TalkTools Blog | Elizabeth - JuneLearning something from a previous experience or mistake is a common thing in life.  We all do it.  But putting into action what you learned may take more effort.  I think this is common as well.  As I left off on the last blog, we were exiting second grade and a year that proved full of lessons.

I can remember how happy I was to be in summer that year.  It was refreshing to be out of the school schedule and all the feelings that I had amassed related to the school.  Elizabeth was ready for summer, and I was officially leading the parade out of the school for a much needed chance to relax, regroup, and plan for next year.

But before we visit the school year, we have to talk about our summer.  As I said prior, Elizabeth has a summer birthday, so this year she asked us for a blow-up water slide for her present.  We had seen one in the newspaper, so we got it, put it up, and watched our sensory child have the time of her life climbing this wiggly, wet, cold monster and sliding down about 1,000 times that summer.

The only small problem we had with the slide was that she was a little too encouraging of her toddler brother in his attempts to climb the slide to have his turn.  We had to explain many times why Michael, although crying to try it, was not to be pushed up the ladder to help him get to the top.  In any event, the summer was really fun and a nice respite from the stress of school.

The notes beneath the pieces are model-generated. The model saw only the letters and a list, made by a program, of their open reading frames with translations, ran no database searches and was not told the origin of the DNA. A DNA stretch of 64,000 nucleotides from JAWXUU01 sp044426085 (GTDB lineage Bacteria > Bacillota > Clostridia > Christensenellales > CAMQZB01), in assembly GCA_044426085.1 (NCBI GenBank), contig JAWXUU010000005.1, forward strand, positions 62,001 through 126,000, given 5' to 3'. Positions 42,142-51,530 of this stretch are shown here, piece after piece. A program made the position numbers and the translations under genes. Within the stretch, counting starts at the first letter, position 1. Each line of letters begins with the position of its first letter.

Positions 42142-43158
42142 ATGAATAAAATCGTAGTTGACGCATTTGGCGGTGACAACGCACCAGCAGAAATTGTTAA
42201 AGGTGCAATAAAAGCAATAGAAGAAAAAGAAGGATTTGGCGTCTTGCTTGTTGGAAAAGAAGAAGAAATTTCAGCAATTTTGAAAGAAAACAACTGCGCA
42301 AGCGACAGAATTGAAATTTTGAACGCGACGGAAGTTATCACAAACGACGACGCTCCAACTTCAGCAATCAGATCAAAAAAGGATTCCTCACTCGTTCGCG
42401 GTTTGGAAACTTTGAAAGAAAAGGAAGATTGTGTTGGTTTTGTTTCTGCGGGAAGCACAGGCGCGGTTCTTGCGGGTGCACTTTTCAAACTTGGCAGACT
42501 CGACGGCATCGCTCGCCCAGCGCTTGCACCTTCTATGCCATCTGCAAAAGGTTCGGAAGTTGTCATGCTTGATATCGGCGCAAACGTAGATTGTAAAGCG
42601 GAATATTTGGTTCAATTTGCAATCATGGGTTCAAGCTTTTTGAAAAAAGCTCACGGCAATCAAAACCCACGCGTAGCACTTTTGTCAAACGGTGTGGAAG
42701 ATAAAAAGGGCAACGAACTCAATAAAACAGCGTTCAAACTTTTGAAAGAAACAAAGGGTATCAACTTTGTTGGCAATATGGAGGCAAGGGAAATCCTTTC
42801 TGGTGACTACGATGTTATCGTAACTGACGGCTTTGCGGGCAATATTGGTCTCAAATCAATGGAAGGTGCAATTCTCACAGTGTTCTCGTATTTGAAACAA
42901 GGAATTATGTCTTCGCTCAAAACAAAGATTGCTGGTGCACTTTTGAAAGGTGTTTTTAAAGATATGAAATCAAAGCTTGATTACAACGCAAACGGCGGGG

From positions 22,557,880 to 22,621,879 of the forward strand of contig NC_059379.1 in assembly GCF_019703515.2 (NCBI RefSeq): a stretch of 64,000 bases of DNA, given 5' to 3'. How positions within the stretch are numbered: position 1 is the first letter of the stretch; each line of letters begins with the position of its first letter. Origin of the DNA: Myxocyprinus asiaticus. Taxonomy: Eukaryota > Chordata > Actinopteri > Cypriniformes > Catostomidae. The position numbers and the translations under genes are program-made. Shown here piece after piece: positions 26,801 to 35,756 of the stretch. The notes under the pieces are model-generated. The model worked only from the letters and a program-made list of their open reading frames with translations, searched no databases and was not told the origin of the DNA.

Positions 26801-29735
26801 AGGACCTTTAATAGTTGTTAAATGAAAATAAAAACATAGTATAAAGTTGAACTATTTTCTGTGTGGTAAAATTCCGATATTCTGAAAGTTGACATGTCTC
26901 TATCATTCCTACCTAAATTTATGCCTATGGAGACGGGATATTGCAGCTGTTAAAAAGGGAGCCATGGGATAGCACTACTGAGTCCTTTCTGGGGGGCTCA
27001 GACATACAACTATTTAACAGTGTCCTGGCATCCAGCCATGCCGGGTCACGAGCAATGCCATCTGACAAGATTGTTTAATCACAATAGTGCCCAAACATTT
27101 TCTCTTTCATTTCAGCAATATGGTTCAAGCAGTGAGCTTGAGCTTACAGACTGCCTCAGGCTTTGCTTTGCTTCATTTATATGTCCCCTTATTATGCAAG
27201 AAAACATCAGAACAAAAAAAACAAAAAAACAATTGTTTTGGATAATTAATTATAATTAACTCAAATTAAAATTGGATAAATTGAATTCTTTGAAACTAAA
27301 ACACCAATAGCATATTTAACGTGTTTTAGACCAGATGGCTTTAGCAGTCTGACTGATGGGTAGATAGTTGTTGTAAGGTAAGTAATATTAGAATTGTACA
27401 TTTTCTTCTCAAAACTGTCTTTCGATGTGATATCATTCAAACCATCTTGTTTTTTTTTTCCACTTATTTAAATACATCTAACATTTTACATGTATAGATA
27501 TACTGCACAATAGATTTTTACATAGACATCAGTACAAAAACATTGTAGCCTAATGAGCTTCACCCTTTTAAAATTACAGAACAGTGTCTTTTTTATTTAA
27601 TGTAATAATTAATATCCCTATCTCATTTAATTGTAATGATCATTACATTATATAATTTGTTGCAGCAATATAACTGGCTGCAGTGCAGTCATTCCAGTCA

But we all know that all good things must come to an end. Soon August was in front of us, and with it came the awareness that school was on the horizon.  It was time to plan how to handle the third grade year.  I decided the following:

  • Do not assume that information about Elizabeth gets to everyone, do it yourself.
  • Do not assume that work is getting done for Elizabeth, visit the school once a month at least.
  • Keep a daily communication notebook and express any and all concerns on it.
  • Do not be afraid to ask for something for Elizabeth when the need presents itself.

Now I had a game plan and was quite happy to find out we had a very cooperative and kind inclusion teacher.  I communicated Elizabeth’s needs and strengths to her as well as talking to the intervention specialist prior to school starting, and we arranged meeting times.  The communication notebook was ready.  Check, check, check!

All the parts of Elizabeth’s day were going well.  The communication notebook was so helpful in keeping up with her day to day feelings and activities.  So I was enjoying the positive changes….

The thing is, when you have a child with special needs, these needs are dynamic in that they change.  And sometimes, they change quickly and without warning.  One day she came home happy and chatty, and the next day she came home quite angry and stressed.  This went on each day and she seemed to get a bit more stressed each day.  It was like she would JUST make it in the front door before she would meltdown.  Every day, the same way.   So I:

  • Checked the notebook